The Dust & Scratches filter is simple but powerful–if used correctly, which it often isn’t. Properly controlled, it’s not just a noise reducer but an excellent method for smoothing out fleshtones in a natural way.
The name is deceptive. People think some kind of analysis is going on that picks up what is noise and what is not. We start with an artificial example.
The five white splotches are supposed to represent noise, which the Dust & Scratches filter is supposed to find and eliminate. It works perfectly! The noise is gone undetectably, yet the edges have been honored and are just as sharp as ever.
There is, however, a slight catch, as you will notice when we zoom out.
This is supposed to be a noise reducer, not a tool to round off corners. But that’s what it’s done. And there is a particularly ugly artifact where the two shapes meet to the left and below the dialog.
Contrary to conventional wisdom, there is no attempt to determine what constitutes noise. The Dust & Scratches filter is nothing more than the old Median filter, with the addition of the Threshold field. If Threshold is zero the two filters function identically.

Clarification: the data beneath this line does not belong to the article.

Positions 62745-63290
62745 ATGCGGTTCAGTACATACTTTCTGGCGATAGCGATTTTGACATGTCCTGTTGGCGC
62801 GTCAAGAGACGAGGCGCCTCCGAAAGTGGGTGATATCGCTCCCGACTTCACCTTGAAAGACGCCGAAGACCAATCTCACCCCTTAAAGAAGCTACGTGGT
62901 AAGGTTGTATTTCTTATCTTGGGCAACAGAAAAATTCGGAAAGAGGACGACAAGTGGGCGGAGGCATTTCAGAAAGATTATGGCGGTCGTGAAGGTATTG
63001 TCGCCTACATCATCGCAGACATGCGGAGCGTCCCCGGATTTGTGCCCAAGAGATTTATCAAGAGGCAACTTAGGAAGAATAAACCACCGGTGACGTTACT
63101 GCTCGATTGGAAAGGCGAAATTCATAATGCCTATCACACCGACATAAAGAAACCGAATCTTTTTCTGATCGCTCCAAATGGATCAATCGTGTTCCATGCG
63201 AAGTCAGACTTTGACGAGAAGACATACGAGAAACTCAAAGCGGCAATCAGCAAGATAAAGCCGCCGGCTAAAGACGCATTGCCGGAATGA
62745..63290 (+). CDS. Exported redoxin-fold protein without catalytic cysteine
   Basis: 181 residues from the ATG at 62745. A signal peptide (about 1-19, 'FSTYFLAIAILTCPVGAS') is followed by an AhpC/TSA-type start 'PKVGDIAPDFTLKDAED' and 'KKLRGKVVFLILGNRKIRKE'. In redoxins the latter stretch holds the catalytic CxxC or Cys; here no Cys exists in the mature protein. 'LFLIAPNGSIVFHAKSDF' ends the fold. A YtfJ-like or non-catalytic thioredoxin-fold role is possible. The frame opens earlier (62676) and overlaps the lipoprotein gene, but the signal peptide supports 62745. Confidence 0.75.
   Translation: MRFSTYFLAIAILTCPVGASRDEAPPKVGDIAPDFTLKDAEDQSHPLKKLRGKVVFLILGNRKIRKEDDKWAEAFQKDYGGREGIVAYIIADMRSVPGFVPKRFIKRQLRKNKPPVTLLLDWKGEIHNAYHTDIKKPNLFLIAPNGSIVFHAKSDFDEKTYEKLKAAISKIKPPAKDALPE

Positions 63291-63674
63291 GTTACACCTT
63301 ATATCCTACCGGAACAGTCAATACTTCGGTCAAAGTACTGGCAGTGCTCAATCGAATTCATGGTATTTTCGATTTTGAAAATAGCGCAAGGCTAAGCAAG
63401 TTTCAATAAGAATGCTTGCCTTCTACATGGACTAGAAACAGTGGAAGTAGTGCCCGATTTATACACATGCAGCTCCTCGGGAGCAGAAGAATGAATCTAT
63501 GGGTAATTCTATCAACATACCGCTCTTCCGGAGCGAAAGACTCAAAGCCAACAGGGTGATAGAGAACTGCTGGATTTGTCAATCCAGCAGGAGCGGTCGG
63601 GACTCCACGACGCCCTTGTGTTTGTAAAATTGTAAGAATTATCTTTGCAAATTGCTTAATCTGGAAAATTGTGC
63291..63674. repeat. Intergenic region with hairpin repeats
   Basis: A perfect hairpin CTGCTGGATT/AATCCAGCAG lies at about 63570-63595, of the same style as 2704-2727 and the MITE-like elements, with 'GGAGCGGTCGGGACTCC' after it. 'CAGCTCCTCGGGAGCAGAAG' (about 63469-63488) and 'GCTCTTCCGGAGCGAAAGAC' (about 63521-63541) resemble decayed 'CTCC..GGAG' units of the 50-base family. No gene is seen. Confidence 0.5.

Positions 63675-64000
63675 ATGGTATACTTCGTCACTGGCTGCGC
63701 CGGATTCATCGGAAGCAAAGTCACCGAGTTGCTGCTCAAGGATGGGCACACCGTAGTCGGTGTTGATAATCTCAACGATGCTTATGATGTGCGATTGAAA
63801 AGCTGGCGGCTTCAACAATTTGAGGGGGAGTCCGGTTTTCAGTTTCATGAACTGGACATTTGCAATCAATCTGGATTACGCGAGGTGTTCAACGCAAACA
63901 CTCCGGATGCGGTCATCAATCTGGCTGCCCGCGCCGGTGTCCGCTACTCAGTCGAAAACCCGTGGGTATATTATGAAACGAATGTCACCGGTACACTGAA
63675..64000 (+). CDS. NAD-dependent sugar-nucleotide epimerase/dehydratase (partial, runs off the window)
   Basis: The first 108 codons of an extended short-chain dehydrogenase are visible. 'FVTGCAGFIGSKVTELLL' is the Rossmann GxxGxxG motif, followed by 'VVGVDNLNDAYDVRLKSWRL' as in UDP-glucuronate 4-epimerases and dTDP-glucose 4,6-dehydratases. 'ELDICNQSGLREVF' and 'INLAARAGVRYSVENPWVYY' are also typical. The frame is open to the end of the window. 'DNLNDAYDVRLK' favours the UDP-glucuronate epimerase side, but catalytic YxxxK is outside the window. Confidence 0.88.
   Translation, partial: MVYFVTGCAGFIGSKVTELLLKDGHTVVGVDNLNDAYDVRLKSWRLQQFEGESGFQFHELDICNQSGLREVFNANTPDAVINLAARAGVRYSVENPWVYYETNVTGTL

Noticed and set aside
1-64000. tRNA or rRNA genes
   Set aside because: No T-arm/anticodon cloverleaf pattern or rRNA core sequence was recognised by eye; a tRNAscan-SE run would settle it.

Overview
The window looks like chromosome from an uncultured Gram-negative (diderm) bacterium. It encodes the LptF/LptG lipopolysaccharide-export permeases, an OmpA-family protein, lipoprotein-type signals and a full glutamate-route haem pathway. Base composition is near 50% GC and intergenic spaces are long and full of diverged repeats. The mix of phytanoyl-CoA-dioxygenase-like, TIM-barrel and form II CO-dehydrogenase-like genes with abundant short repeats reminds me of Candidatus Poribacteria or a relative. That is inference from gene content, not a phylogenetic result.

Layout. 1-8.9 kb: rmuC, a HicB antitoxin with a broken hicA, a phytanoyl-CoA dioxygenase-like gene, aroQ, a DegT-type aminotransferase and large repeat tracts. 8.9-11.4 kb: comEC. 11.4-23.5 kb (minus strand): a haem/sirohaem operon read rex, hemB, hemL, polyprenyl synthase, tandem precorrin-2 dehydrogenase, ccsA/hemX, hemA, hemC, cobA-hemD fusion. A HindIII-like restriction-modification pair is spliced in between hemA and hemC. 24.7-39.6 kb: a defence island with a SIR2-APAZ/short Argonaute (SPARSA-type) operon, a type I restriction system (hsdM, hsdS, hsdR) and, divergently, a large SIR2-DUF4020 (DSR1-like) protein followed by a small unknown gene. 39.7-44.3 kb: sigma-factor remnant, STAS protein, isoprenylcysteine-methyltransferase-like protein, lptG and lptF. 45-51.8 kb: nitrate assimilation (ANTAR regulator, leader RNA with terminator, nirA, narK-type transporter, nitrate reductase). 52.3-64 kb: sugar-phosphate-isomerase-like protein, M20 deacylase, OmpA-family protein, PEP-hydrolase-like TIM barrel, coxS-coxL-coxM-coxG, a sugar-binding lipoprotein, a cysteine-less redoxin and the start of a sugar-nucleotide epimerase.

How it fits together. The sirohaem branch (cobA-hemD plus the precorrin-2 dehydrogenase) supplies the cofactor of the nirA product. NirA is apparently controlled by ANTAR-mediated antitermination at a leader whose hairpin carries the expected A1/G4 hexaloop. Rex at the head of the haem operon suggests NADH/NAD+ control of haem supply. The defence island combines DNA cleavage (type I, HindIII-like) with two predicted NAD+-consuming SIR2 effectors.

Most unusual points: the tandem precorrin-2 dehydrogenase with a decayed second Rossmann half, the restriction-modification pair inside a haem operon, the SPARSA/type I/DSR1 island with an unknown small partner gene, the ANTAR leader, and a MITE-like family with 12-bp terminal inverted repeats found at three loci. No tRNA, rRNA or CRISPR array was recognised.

A “median” is normally thought of as a type of average, but when we use the term “average” (and Photoshop has a filter by that name) we are talking about the mean, not the median. The difference is this: given the numbers 5, 20, 25, 100, 250 the mean is 80–the sum of all five numbers divided by five. But the median is 25–it’s the middle number. Two are higher, two are lower.
Suppose we select the shape and run the Average filter. The result is that the splotches disappear but the shape gets slightly lighter. This doesn’t happen with Median or Dust & Scratches, provided the Radius is set high enough. The overwhelming majority of the pixels in this shape are gray, not white. Consequently the median pixel value is a gray, and that’s what replaces the white blotches.
Provided, that is, that the Radius is high enough.